Attn: Regulatory Branch 7400 Leake Ave.
New Orleans, LA 70118-3651
Re.: Orange Grove Closure. MVN-2020-00356-WQQ
Dear Ms. Oestringer:
I am writing on behalf of the Louisiana Sportsmen’s Coalition (“LASC”) to object to the approval of MVN-2020-00356-WQQ. This permit will enable the installation of gates which will block public access to canals in the Orange Grove Field in Terrebonne Parish. We request that your office conduct a public hearing to consider this application.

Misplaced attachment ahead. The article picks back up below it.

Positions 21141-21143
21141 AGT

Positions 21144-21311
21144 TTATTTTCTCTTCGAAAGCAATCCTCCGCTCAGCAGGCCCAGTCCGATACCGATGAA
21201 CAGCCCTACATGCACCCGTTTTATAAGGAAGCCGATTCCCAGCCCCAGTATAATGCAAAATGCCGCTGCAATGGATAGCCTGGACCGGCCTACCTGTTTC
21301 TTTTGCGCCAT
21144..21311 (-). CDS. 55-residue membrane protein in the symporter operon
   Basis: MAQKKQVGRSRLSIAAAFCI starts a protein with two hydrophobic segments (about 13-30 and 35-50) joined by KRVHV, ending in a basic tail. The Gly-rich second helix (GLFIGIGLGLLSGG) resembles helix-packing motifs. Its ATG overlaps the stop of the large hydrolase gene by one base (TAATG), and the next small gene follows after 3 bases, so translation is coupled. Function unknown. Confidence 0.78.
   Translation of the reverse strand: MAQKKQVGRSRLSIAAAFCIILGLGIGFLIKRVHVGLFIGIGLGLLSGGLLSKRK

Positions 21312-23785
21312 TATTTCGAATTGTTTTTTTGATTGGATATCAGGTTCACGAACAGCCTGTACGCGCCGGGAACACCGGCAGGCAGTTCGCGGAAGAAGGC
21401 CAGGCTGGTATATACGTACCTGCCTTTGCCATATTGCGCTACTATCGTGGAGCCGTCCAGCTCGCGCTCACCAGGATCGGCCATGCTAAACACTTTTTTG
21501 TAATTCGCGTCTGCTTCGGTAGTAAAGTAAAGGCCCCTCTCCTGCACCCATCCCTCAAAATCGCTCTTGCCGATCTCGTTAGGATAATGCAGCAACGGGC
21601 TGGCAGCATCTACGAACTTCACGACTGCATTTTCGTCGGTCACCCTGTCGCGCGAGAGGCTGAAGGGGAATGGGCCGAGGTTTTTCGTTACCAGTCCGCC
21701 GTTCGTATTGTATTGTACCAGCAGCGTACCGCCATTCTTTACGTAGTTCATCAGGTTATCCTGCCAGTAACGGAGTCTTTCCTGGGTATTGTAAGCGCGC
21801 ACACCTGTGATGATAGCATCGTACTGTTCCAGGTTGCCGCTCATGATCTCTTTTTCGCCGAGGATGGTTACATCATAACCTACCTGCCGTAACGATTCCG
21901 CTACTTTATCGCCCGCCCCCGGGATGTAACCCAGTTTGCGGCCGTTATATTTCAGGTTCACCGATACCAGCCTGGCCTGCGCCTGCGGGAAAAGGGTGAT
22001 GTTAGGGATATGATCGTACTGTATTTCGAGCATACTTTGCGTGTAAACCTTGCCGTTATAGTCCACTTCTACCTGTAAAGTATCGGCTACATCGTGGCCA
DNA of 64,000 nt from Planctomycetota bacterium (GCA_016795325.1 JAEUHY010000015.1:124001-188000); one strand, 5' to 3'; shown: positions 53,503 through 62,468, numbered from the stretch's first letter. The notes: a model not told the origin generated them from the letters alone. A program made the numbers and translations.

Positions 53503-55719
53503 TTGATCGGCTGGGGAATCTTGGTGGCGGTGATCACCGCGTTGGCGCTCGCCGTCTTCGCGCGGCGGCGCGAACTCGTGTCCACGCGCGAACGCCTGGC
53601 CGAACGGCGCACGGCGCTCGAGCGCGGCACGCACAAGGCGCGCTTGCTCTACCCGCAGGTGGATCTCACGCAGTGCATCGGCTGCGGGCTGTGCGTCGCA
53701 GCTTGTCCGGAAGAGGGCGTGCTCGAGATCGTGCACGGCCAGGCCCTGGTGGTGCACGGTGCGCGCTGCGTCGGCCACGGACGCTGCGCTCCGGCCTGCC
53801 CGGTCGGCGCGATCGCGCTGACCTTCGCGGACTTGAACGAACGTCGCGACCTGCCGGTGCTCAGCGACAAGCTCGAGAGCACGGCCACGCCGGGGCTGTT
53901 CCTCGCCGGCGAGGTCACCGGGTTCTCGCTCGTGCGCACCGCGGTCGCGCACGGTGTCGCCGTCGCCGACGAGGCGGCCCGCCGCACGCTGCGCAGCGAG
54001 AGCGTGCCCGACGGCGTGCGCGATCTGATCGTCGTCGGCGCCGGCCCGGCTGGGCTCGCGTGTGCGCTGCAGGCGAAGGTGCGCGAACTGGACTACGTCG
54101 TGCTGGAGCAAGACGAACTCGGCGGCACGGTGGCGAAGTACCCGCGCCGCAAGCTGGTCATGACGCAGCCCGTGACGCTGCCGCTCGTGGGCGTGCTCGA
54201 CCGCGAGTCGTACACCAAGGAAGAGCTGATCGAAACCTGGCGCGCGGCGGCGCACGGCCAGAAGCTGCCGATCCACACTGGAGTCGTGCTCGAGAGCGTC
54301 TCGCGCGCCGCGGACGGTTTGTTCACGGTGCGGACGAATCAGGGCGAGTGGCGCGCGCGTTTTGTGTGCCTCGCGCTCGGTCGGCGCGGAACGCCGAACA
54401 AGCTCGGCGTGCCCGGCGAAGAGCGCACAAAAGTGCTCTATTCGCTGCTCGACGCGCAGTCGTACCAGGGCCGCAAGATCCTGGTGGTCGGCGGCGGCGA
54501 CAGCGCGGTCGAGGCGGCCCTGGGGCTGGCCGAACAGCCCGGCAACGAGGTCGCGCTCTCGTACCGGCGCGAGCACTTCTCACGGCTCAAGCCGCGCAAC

The complex of canals in the Orange Grove area is one of the most popular public recreational fishing areas in the Bayou Black/Gibson area of Terrebonne Parish. The public has had the unrestricted use of this area for recreational purposes including fishing, hunting, boating, bird and wildlife watching, etc. for almost 70 years. In addition, since their inception, these canals have also been utilized in the furtherance of the interests of interstate commerce by their use for recreational purposes, and also for commercial purposes related to the exploration and production of the oil and gas mineral resources in the area, commercial fishing activity, and sporting events such as local, regional, and national fishing tournaments, etc. The same can be said for many other canals in this area that are adjacent to or connected to the Intracoastal Waterway.